The city of Jerusalem has planned a pilot program to reuse water from mikvaot (ritual baths). The water from each mikva will be purified daily and returned by the next morning.
Jerusalem municipal officials are working with the Health Ministry and the Religious Affairs council to assure that the project will be conducted in accordance with health standards as well as halakhah (Jewish Law). Municipal official Yitzchak Hanou, head of the municipality's Religious Structures Branch, explained to Israel National News that Halakhically, mikvaot must have a minimum amount of rainwater, while the rest can be "drawn" water that "touches" the rainwater. "The recycled water that will be streamed back into the mikvah will be no different in that respect than the other 'drawn' water," he said.
There are 35 buildings with mikvaot in Jerusalem, and most of them have multiple mikvaot. Each mikvah contains many dozens of liters of water, and the water is replaced each day. Recycling the mikva water could save thousands of liters of water each year, which would also save money from the municipal budget.
The Finance Committee is expected to approve the project in the near future. The pilot will cost 200,000 shekels to put into effect, and the first mikvah to be fitted with the water recycling network will be in the Pisgat Ze'ev neighborhood in northern Jerusalem.
Men are not required to immerse in a mikvah (other than before Rosh HaShanah and Yom Kippur), but many often do so - daily, only on Sabbath eve, or on other occasions - in accordance with custom. Married women, however, are required to immerse approximately once a month, to purify themselves of the "niddah" of the menstrual cycle. Statistics for 2008 show that women's mikvaot in Jerusalem were used 180,000 times in the course of the year.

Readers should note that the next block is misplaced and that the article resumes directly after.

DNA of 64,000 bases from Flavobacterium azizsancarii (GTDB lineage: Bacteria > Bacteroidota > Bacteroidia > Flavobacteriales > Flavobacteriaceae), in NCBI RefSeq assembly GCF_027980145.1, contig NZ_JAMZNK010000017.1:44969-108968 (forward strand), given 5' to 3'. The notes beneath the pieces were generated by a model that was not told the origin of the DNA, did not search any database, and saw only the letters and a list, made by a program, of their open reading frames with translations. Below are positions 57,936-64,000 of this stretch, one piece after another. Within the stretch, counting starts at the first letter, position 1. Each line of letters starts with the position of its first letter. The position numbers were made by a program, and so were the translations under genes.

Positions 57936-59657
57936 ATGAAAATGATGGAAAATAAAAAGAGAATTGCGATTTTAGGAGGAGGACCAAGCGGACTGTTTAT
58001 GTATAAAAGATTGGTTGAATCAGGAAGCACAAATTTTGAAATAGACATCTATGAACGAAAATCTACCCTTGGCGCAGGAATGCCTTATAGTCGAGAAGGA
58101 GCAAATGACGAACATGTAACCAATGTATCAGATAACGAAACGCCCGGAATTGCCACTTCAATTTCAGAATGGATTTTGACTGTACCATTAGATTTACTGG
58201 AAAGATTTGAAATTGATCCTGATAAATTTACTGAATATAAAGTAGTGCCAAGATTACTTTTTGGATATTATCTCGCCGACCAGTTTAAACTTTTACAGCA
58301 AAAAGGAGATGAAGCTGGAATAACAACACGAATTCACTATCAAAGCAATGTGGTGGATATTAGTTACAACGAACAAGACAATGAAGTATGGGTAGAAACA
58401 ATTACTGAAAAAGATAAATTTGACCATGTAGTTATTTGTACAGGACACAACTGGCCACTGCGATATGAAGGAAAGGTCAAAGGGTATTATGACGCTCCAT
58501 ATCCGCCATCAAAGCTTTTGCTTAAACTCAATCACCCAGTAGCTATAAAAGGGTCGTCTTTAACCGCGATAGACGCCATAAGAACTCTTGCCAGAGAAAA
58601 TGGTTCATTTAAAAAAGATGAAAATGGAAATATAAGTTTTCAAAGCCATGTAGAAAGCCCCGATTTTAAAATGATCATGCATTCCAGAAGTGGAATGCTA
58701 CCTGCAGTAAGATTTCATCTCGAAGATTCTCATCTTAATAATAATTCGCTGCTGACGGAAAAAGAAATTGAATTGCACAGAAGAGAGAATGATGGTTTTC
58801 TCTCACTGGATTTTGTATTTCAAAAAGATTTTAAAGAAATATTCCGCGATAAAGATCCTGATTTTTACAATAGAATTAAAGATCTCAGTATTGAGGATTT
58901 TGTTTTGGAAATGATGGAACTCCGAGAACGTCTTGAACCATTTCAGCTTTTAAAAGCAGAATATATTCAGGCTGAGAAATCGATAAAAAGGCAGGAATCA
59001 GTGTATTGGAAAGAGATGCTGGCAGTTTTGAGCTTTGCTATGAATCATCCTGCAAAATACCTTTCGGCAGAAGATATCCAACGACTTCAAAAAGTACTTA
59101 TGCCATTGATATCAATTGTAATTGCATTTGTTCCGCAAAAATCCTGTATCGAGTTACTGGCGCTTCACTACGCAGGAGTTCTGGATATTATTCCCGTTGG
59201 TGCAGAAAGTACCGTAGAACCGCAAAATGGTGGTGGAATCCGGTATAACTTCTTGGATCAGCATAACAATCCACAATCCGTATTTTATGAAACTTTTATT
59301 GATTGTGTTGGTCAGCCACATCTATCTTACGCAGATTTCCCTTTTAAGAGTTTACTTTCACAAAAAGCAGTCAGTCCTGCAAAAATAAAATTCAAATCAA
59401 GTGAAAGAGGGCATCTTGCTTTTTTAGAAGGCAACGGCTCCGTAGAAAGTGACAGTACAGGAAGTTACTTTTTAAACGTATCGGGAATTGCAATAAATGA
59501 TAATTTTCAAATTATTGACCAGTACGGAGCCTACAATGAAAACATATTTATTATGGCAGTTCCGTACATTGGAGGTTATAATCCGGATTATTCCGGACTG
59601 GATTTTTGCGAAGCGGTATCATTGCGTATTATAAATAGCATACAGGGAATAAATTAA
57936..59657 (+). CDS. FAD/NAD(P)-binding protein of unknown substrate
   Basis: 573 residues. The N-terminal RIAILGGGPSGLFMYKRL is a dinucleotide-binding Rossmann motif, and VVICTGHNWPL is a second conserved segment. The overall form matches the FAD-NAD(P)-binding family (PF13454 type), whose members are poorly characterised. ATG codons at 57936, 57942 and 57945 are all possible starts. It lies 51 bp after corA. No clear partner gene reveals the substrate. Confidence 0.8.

Hanou said that if the new project succeeds, it will have a dramatic impact. “As the pilot is expanded to more mikvaot," he said, "it will become less expensive, it will save a significant amount of water, and will make Jerusalem a positive example for cities throughout the country," he said.
Jerusalem mikvaot do not used special filters, Hanou said. "Some of them are Halakhically OK, and some are not," he said, "but we follow the rabbinic ruling not to use them at all, so as not to cause confusion. This is why the mikvah water must be replaced each day - and why our new system is so important."
In addition to the city's 35 mikvaot, two more are under construction - in Ramat Beit HaKerem and the Old City - and construction on two others is about to begin, in Har Nof and Arnona. Work on a second mikvah in Har Homa is set to begin in six months' time.